Prosecutor Alan Jackson Sues To Block Carmen Trutanich From Calling Himself "Chief Prosecutor"
Prosecutor Alan Jackson, a candidate for district attorney, filed a lawsuit this morning to prevent rival candidate Carmen Trutanich from calling himself "Los Angeles Chief Prosecutor" on the June ballot.
Trutanich claims that his job as L.A. city attorney entitles him to use the "chief prosecutor" label. The city attorney is responsible for filing misdemeanors within the L.A. city limits.
But in the lawsuit, posted after the jump, Jackson alleges that Trutanich is trying to dupe voters into thinking that he is already the district attorney. Jackson calls Trutanich's designation "factually untrue, confusing, and misleading."
John Shallman, Trutanich's campaign strategist, argued that "Los Angeles Chief Prosecutor" is actually more accurate than using Trutanich's actual title, Los Angeles City Attorney.
"It's more descriptive of what his job is," Shallman said. "He is the chief of prosecutors in the City of Los Angeles."
Trutanich's designation is limited by law to three words, and Jackson alleges that all three are misleading. The suit alleges that the word "Los Angeles" could be misconstrued to refer to L.A. County; the word "chief" could be understood to refer to the district attorney, who is responsible for all felony prosecutions in Los Angeles; and the word "prosecutor" could be understood to refer to a front-line prosecuting attorney, rather than an administrator.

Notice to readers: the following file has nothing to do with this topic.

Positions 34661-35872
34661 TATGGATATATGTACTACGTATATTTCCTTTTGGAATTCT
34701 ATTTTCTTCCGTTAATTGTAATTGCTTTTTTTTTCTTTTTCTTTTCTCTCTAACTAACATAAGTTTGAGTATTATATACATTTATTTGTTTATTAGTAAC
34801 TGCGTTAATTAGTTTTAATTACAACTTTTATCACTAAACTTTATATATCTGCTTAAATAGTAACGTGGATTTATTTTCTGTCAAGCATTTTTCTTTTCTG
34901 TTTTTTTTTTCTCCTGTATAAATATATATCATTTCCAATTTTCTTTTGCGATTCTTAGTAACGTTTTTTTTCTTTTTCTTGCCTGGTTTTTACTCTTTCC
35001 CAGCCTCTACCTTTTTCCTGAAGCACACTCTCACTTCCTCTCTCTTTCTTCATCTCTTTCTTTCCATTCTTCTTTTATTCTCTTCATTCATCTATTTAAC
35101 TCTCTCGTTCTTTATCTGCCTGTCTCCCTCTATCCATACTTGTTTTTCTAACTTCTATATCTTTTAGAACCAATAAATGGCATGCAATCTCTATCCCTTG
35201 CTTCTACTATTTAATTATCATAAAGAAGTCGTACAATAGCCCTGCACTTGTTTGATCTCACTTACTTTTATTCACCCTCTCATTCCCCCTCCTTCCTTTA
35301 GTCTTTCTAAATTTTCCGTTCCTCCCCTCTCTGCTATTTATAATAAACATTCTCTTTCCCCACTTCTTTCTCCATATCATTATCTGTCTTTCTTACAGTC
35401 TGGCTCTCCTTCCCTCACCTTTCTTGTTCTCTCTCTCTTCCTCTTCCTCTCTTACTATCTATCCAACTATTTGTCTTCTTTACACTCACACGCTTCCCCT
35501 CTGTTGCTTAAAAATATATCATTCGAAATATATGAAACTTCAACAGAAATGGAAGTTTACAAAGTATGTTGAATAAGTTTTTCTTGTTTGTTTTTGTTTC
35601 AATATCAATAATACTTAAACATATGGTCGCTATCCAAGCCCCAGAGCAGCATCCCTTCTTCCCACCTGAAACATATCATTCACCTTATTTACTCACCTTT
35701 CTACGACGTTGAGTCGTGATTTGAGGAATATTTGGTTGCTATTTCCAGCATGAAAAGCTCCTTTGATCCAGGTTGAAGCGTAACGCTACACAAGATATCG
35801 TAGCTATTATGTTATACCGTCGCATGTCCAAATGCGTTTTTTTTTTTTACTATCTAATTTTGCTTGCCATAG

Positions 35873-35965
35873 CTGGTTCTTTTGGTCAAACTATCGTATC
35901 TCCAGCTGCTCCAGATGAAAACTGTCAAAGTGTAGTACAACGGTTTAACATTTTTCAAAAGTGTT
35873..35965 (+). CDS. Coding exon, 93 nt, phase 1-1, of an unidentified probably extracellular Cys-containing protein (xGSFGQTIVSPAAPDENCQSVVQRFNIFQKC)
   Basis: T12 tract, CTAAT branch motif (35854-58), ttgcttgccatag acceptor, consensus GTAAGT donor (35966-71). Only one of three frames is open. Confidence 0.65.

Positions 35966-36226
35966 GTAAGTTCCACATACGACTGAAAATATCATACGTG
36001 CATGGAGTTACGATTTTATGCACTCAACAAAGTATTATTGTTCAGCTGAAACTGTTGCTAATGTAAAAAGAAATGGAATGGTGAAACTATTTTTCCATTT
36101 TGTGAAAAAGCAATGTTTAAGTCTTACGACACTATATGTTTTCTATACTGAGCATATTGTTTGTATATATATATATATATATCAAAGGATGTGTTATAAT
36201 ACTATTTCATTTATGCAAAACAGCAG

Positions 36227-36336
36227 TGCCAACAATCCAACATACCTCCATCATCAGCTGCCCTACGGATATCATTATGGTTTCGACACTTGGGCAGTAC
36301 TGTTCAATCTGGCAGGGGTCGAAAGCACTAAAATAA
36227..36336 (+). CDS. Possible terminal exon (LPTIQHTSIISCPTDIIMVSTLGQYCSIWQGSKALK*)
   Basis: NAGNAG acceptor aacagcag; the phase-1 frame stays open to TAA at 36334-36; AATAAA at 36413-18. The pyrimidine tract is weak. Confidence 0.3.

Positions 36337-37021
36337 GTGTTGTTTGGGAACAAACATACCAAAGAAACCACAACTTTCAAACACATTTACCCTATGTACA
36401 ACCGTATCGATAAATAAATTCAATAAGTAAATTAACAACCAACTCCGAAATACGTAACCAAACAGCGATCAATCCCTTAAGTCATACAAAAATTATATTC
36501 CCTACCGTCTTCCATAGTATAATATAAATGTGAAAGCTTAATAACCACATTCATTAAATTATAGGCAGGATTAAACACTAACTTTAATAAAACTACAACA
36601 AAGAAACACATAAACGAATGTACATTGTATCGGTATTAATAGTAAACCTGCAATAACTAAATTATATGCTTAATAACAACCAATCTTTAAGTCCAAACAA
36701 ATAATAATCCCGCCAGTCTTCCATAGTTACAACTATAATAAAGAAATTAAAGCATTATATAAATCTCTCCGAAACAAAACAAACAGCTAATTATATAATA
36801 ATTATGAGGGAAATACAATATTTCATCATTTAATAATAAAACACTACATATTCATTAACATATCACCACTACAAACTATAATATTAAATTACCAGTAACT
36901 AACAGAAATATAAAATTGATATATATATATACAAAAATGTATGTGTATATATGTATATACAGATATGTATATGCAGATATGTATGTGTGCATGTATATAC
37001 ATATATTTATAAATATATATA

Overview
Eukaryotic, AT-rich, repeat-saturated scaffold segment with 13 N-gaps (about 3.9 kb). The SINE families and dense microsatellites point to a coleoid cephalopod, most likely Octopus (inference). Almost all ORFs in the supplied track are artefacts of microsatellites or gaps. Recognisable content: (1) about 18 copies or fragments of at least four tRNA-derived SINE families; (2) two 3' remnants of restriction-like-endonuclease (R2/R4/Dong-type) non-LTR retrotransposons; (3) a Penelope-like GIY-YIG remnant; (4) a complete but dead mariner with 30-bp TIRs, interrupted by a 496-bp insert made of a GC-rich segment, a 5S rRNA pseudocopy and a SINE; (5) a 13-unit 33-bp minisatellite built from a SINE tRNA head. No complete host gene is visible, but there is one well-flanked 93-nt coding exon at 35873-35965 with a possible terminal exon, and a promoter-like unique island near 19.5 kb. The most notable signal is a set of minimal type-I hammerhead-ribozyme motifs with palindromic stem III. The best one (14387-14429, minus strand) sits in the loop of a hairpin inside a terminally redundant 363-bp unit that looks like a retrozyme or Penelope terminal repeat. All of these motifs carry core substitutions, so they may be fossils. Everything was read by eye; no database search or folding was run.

The suit also alleges that Trutanich's back-up designation, "Chief Criminal Prosecutor," is misleading as well.
Shallman argued that Jackson is wasting campaign money on a "frivolous lawsuit."
"Jackson is spending money like Kim Kardashian's wedding planner," Shallman said. "This is like a toddler having a meltdown with everything Trutanich does."
A judge will have to decide whether Trutanich's proposed designations violate the law. District Attorney Steve Cooley, who is supporting Chief Deputy Jackie Lacey, has already said he believes that Trutanich is trying to mislead voters.
Cooley has some experience in this area. In 2010, he successfully sued to block two rivals for the Republican nomination for attorney general from using misleading designations.
Note: At the request of the Trutanich campaign, the document below has been edited to redact Trutanich's home address.
Get the This Week's Top Stories Newsletter
Every week we collect the latest news, music and arts stories — along with film and food reviews and the best things to do this week — so that you'll never miss LA Weekly's biggest stories.